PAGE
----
It would be most unusual to find a house in the French countryside that did not have some seating outside; somewhere to read, to eat or drink, or simply to rest a while and pass the time of day. Taking a stroll in any garden always fills me with a sense of calm and so it is only natural to want to linger and perhaps find a quiet spot to sit and spend five minutes in complete peace. It gives us a time to think and reflect or just to be at one with nature.
The start of the week blew in the first canicule (heatwave) of the year; temperatures soared to 32C (90F), and as always it changed the way we were spending our time outdoors. Instead of appreciating the warmth of the spring sun on our backs and finding a warm sheltered spot beside a wall, we instead suddenly needed to seek shade as a refuge from the heat, something which led me to consider our current options for garden repose.
Seating in the garden doesn’t have to be elaborate, it can be something as simple as this swing, one of our favourite spots under a tree in the chicken garden,
or it could be a rock on which to sit by the water and watch the sun-bathing frogs.
In a typically French manner I also think everything should look as if it has been there forever and nothing should be pretentious. There ought be some old stone and old wood, or something recycled. These areas need to demonstrate an air of relaxed comfort without showing off or shouting about their existence; they should be little enclaves of down-to-earth shabbiness that create an atmosphere of confidence that welcomes anyone to sit and stay, to slow down and switch off. Indeed, they should speak to you and cosset you with the things you want to hear , “Sit here, there’s nothing to do, you’ve worked hard so close your eyes for a minute. No rush….”
I also like my outdoor living spaces to be a little on the romantic side with plenty of good old fashioned charm. Decay, rust and peeling paint all add to the ambience, and create a patina of memories; some real, some imagined and perhaps some in the making.
We’ve moved things around on the terrace this year. The dining-table is now directly outside the kitchen, with the natural canopy of the lime trees (the common lime in the UK or linden in the USA) acting as a huge green shade parasol. Save for the odd small green spider abseiling down to lunch, it’s a terribly refreshing spot to eat.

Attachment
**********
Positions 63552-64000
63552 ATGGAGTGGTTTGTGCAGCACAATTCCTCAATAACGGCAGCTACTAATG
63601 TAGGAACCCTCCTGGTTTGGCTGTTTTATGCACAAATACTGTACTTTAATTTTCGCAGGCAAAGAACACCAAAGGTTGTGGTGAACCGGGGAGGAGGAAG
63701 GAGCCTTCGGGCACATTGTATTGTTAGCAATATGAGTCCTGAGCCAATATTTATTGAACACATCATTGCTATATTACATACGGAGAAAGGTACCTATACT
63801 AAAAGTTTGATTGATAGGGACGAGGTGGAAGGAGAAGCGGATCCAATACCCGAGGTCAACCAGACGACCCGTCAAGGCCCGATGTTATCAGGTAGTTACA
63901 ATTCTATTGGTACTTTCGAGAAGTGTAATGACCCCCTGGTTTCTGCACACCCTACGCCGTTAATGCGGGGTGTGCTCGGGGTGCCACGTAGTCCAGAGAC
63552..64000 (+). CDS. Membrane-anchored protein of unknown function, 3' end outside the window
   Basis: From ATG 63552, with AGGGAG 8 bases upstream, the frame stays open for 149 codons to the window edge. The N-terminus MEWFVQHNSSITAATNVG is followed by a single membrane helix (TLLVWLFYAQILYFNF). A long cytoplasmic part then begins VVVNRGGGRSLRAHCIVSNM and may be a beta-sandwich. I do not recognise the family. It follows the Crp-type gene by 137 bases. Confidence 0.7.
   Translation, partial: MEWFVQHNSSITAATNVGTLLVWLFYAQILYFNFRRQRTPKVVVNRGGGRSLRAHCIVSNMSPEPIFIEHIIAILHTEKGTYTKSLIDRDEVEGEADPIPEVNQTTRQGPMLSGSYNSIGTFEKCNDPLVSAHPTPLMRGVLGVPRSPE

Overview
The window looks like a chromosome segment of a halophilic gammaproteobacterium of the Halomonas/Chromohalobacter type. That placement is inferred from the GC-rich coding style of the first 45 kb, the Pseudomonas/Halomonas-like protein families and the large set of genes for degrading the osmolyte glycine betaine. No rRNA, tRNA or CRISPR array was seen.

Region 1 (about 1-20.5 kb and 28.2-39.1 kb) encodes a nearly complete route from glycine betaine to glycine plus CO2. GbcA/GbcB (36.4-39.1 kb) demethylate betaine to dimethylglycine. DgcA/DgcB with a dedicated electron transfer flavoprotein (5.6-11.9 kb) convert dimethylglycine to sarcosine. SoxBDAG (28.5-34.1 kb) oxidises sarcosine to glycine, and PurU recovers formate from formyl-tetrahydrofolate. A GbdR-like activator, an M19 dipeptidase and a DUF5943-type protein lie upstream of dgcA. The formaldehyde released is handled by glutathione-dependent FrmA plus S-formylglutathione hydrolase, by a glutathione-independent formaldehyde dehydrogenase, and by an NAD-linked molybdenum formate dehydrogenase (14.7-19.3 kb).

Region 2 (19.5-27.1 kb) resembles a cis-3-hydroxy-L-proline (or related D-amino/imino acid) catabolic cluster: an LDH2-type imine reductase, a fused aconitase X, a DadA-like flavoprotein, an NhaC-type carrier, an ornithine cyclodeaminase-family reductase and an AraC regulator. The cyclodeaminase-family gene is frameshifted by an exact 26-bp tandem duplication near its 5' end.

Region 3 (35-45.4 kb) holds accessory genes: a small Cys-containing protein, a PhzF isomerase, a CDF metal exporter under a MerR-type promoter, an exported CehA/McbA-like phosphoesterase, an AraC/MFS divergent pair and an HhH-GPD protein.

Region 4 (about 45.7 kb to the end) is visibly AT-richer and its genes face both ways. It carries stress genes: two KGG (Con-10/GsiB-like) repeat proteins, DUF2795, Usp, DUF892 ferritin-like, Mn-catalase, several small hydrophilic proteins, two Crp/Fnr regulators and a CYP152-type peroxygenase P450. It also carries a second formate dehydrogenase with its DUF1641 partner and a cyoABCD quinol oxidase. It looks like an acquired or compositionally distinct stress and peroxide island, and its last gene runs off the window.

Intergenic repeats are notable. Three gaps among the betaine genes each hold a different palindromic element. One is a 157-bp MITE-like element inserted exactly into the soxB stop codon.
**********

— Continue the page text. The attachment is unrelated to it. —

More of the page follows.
Look up, it’s so pretty!
We’ve also moved two of our all-weather rattan armchairs into the centre of the terrace
but we still needed more seating, so Roddy set to work making a new outdoor wooden bench out of some old decking. It’s actually a touch of genius, as the back is in three parts, each of which can recline in several positions or be moved altogether and placed at one end to make a chaise-longue or day-bed. With the addition of some simple cushions we now have the most comfy of places to sit or lie at a fraction of the cost of anything available in the shops.
Next we needed to replace our small coffee table with something more substantial and I came up with the idea of using some of the old stone we have scattered around the garden. My initial suggestion was met with raised eyebrows and much scepticism. “Exactly how are we going to move the stone?” both Roddy and Millie asked with raised eyebrows. “That piece you want to use probably weighs about 200 kgs!” he added.
I was sure it couldn’t be that difficult with three strong and able bodies, but I was quite wrong. It really was too heavy. However, I am not one to admit defeat easily and Roddy knows this only too well. He put his ingenuity cap on and dug out the sack wheels and a thick pair of gardening gloves, resigning himself to some heavy lifting. We all helped, we heaved away, manoeuvring great slabs of stone, until we found exactly what we wanted. Two solid blocks made excellent bases and then with a final effort we hauled the large slab I’d earmarked on top. But it wasn’t quite finished, the table was slightly unbalanced and so we had to readjust the bases, another half hour of heaving and adjusting wooden wedges!